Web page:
Next, Olsson argues that the district court should not have limited his attorney's cross-examination regarding what he alleged were Walker's previous, conflicting statements that Olsson sold “four ways.”2 On cross-examination, Walker testified that Olsson typically sold user-quantity amounts of cocaine at bars, but would occasionally sell four ways. On redirect, the government's attorney reminded Walker that on two separate occasions Walker told law enforcement officers that Olsson sold four ways. On recross-examination, Olsson's attorney asked: “You're not saying [Olsson] sold mostly four ways, are you?” Walker responded: “No, he didn't sell mostly four ways.” Olsson's attorney rephrased the question and asked it again. At this point, the government's attorney objected, arguing that the questioning was becoming repetitive and argumentative. The district court sustained the objection, finding “it's getting repetitive.”
Olsson's attorney achieved his objective: Walker admitted that Olsson did not primarily sell four ways, the higher, dealer-quantity amount of cocaine. The district court limited the cross-examination after Olsson's attorney repeatedly pursued the same question after Walker had answered. District courts “retain wide latitude” to impose limits on cross-examination to avoid repetitive testimony. Van Arsdall, 475 U.S. at 679. Olsson's attorney made the point. Walker answered at least four times that Olsson did not mostly sell four ways, and the district court did not abuse its discretion by limiting the questioning.
Finally, part of Olsson's defense was that Walker was testifying against him because of Olsson's refusal to provide a false alibi for Walker in an unrelated shooting. Olsson's attorney asked Walker: “[W]ere you involved in a shooting incident about a week prior to this?” The government objected. During a bench conference, Olsson's attorney stated that if his client chose to testify, Olsson would testify that Walker asked Olsson to provide an alibi for the shooting. The district court responded: “When your client gets on and testifies, you can call him back and do that.”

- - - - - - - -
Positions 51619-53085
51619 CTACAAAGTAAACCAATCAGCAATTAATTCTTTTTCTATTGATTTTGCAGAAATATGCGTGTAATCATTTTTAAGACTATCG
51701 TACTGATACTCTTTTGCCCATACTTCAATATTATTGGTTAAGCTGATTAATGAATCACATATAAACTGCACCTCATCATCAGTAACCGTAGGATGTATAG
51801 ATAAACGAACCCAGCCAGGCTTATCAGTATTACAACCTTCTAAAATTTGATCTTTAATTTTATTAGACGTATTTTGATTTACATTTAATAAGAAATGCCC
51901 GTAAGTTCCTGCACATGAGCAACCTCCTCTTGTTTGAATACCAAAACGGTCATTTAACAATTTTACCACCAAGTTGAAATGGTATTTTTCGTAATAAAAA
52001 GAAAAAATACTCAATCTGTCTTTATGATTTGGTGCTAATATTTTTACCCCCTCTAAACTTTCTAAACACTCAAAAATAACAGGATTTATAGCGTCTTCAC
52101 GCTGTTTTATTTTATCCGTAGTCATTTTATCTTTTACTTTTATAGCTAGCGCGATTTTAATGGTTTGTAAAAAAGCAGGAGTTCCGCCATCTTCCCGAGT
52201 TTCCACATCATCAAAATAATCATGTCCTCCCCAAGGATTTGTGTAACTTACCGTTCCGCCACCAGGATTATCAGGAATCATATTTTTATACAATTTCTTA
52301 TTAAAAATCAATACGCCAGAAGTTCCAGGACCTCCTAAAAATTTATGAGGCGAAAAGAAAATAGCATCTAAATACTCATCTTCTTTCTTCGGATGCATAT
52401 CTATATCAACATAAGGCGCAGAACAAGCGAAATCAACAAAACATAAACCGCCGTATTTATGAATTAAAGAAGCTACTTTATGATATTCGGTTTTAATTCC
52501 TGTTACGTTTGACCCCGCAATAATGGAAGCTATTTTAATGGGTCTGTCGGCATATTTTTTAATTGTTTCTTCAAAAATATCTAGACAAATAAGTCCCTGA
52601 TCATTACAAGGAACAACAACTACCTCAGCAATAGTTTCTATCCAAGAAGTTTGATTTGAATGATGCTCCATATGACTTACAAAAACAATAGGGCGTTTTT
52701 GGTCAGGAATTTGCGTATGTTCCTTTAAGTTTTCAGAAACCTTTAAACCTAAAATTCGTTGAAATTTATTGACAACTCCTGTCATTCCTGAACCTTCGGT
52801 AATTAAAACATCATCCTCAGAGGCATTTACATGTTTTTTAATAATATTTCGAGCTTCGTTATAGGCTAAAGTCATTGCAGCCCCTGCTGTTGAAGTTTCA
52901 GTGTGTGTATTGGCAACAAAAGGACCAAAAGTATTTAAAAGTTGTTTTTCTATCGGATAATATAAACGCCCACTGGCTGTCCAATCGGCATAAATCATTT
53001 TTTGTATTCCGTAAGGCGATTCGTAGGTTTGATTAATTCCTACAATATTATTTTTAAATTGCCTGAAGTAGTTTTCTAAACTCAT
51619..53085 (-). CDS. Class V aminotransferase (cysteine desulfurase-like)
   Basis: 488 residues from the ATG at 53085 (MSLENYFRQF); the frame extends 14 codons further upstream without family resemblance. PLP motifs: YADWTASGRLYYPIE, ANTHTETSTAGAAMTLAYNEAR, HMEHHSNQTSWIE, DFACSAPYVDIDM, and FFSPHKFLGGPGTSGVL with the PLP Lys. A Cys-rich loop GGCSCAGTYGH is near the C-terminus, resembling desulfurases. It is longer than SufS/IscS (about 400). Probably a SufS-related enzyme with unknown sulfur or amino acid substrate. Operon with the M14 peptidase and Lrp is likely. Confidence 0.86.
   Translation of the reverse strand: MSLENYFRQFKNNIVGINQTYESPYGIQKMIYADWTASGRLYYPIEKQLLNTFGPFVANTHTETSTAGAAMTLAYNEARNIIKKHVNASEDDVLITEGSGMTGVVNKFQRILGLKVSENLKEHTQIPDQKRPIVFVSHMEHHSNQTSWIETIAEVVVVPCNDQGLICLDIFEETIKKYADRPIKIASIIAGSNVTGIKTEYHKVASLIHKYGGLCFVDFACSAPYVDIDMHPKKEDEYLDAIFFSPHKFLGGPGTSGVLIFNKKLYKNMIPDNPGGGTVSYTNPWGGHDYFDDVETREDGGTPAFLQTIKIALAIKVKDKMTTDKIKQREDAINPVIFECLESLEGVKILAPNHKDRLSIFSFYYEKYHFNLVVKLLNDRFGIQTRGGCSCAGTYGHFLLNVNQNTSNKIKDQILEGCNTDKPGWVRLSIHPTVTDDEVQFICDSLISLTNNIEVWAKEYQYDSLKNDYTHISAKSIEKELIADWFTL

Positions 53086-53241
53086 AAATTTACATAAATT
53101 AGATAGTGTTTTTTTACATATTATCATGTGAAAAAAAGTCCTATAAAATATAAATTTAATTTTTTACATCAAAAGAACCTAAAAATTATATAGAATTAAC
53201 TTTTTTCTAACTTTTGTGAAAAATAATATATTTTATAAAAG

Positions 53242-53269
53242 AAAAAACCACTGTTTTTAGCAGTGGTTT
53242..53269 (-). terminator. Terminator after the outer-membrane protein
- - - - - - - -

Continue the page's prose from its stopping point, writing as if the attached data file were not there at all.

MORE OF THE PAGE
Olsson argues the district court's limitation violated his Sixth Amendment rights by prohibiting him from exposing that Walker was lying after Olsson refused to provide Walker a false alibi. “[P]rohibiting a criminal defendant from exploring a witness's motive to lie violates the Sixth Amendment.” Dale, 614 F.3d at 957. Therefore, the “touchstone of our inquiry” for Sixth Amendment purposes is whether Olsson was given an “adequate opportunity to impeach the credibility of” Walker. See id. Olsson's attorney subjected Walker to a wide-ranging cross-examination. Walker admitted to his involvement in a multitude of illegal activities from distributing large amounts of cocaine to income tax evasion, and conceded that he was testifying against Olsson with the hope that it would result in a more lenient sentence. In light of Walker's admissions, we cannot conclude that attributing another misdeed to Walker would have discredited him to a degree that would have resulted in a reasonable jury receiving a “significantly different impression” of his credibility. See id. (holding district court did not abuse its discretion by limiting testimony on an unrelated murder because the defendant elicited testimony from the adverse witness that he was seeking favorable treatment for his testimony). As a result, Olsson cannot demonstrate reversible error .3